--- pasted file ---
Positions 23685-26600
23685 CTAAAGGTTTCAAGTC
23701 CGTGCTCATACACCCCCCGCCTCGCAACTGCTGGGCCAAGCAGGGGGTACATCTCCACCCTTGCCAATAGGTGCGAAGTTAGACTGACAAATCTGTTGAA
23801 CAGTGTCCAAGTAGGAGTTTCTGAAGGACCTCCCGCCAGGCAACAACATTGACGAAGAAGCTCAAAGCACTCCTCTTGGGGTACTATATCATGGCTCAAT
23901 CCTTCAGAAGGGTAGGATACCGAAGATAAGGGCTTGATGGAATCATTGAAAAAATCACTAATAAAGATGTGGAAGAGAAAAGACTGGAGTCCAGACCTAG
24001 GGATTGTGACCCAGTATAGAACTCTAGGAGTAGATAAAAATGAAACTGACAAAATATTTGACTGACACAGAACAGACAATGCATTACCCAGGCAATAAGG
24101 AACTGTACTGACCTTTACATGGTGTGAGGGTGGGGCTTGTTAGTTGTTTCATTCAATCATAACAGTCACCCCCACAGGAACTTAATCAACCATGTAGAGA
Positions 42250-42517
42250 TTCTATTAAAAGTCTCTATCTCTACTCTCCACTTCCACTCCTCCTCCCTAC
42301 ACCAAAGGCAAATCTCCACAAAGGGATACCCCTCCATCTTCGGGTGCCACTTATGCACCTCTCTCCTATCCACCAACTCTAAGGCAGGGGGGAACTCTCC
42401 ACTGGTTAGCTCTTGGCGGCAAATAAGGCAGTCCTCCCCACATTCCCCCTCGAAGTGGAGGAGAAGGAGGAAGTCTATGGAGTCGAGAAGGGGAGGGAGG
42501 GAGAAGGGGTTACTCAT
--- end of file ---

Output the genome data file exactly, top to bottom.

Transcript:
Positions 23685-26600
23685 CTAAAGGTTTCAAGTC
23701 CGTGCTCATACACCCCCCGCCTCGCAACTGCTGGGCCAAGCAGGGGGTACATCTCCACCCTTGCCAATAGGTGCGAAGTTAGACTGACAAATCTGTTGAA
23801 CAGTGTCCAAGTAGGAGTTTCTGAAGGACCTCCCGCCAGGCAACAACATTGACGAAGAAGCTCAAAGCACTCCTCTTGGGGTACTATATCATGGCTCAAT
23901 CCTTCAGAAGGGTAGGATACCGAAGATAAGGGCTTGATGGAATCATTGAAAAAATCACTAATAAAGATGTGGAAGAGAAAAGACTGGAGTCCAGACCTAG
24001 GGATTGTGACCCAGTATAGAACTCTAGGAGTAGATAAAAATGAAACTGACAAAATATTTGACTGACACAGAACAGACAATGCATTACCCAGGCAATAAGG
24101 AACTGTACTGACCTTTACATGGTGTGAGGGTGGGGCTTGTTAGTTGTTTCATTCAATCATAACAGTCACCCCCACAGGAACTTAATCAACCATGTAGAGA
Positions 42250-42517
42250 TTCTATTAAAAGTCTCTATCTCTACTCTCCACTTCCACTCCTCCTCCCTAC
42301 ACCAAAGGCAAATCTCCACAAAGGGATACCCCTCCATCTTCGGGTGCCACTTATGCACCTCTCTCCTATCCACCAACTCTAAGGCAGGGGGGAACTCTCC
42401 ACTGGTTAGCTCTTGGCGGCAAATAAGGCAGTCCTCCCCACATTCCCCCTCGAAGTGGAGGAGAAGGAGGAAGTCTATGGAGTCGAGAAGGGGAGGGAGG
42501 GAGAAGGGGTTACTCAT